To save money, many companies outsource call and contact centers overseas, and though using 3rd party customer service providers like this can cut cost it can cause quality of service to sag. However a new survey is showing that at least in a limited capacity outsourced call centers may be making a comeback state side. Virtual call center options that eliminate high startup costs have certainly made stateside options more accessible, but other issues like regulation, quality and security are also making call center outsourcers reevaluate the need to send customer service and jobs overseas.
The research project was done by Datamonitor and revealed surprising results from those probed. First of these were a contact centers increasing concerns over regulatory incentives, which many believe will be coming to the United State in the near term. These tax incentives would promote the use of contact centers state side, while penalizing those who ship jobs abroad. Those who believe that this will happen have proactively moved there contact centers back to the states in hopes of avoiding any forthcoming issues.
Quality and security are also a major issue within the realm of outsourced customer service products. While many have sought to quell these concerns with a more transparent process, customers still have lingering concerns about the information they share with people they may never actually meet. Going along with this, the inability to see when or if agents are available or control attrition and turnover within the center.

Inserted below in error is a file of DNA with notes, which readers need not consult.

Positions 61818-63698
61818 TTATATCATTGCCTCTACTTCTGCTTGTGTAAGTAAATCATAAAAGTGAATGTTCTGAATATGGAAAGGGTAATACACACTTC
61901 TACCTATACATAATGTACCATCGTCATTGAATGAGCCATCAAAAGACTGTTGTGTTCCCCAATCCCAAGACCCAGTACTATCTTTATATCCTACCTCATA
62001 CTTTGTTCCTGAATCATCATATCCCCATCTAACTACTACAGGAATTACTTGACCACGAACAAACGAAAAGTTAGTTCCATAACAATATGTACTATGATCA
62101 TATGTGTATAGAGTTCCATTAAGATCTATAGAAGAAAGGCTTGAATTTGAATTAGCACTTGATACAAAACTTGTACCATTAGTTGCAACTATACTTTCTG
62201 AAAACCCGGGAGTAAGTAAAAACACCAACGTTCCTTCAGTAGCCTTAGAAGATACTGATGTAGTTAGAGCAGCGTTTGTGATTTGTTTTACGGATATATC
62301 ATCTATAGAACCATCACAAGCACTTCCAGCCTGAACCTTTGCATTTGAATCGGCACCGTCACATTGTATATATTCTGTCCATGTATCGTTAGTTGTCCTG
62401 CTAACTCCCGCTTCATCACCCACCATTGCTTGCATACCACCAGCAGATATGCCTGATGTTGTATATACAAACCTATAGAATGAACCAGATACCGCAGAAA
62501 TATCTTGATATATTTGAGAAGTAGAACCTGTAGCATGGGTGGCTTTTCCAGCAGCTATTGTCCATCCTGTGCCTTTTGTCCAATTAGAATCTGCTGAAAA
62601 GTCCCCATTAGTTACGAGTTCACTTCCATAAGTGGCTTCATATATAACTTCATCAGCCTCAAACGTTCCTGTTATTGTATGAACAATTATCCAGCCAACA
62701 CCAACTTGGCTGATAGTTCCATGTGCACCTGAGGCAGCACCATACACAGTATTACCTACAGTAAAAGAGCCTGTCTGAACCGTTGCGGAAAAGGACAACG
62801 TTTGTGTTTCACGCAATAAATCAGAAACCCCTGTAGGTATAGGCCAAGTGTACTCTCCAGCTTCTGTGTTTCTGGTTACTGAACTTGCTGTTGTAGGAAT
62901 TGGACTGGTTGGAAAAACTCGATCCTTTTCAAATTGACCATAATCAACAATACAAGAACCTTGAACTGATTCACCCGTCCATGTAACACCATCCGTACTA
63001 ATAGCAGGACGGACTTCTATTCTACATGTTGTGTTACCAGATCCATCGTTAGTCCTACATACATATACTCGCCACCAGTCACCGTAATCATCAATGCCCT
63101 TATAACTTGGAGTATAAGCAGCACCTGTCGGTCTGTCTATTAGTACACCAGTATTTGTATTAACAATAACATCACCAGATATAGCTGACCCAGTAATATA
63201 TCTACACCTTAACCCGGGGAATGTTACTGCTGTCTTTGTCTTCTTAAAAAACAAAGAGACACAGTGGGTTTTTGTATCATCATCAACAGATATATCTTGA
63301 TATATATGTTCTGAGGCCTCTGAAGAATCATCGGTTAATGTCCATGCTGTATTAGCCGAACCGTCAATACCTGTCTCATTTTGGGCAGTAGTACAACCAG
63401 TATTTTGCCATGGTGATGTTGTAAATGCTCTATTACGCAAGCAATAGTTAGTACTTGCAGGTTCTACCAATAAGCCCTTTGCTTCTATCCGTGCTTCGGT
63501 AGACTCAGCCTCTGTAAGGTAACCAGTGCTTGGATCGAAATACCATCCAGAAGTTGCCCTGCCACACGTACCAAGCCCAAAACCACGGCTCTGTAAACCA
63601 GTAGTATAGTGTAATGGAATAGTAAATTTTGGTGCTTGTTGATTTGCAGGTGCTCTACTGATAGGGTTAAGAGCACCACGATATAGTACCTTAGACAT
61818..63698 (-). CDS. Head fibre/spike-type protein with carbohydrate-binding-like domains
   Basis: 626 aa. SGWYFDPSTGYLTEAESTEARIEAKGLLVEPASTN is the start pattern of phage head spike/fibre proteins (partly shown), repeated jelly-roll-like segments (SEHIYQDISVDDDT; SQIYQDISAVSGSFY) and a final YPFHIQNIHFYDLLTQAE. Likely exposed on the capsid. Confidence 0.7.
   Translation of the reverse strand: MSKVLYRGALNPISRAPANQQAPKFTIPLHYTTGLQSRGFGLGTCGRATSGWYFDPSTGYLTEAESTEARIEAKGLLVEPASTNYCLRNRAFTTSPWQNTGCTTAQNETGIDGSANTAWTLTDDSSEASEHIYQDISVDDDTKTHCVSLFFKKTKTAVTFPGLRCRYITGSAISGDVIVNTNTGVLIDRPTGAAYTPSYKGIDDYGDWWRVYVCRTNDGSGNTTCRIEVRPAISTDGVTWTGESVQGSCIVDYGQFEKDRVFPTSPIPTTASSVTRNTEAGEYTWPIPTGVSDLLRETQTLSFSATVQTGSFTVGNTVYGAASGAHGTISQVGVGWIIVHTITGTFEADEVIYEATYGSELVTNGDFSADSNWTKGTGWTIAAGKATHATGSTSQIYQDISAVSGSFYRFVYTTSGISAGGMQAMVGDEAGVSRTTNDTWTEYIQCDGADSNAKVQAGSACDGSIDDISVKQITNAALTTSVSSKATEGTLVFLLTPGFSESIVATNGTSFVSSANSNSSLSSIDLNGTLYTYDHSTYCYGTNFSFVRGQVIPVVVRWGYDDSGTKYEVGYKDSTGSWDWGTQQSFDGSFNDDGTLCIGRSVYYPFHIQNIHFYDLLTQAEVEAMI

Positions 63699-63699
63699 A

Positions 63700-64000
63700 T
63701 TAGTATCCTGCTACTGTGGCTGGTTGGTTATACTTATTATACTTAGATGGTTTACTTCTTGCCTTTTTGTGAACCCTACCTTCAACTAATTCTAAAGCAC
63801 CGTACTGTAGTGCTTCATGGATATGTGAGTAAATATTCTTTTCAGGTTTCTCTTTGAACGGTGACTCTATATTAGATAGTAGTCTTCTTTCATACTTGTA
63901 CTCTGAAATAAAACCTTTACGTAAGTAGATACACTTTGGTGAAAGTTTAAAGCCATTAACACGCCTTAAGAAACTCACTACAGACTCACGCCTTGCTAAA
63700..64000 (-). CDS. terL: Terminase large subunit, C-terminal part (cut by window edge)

Last but not least is exchange rate fluctuations that can make accounting difficult. The research notes that “while the USD has made some gains against other major currencies in recent months, its low value has somewhat reduced the ability of clients looking to do work offshore at a significantly lower price. By remaining onshore, concerns around exchange rates and their impact on margins can be avoided.”
While any of these issues alone would not be enough to make call center providers come back to the states the combination seems to have interests peaked at the prospect. Though the case study does not foresee any major migration the information gathered shows that people are taking a more stringent approach to who they let handle their customer service.
Chris DiMarco is a Web Editor for TMCnet. He holds a master's degree in journalism from Quinnipiac University. Prior to joining TMC (News - Alert) Chris worked with e-commerce provider Suresource as a contact center representative and development analyst. To read more of his articles, please visit his columnist page.
Edited by Chris DiMarco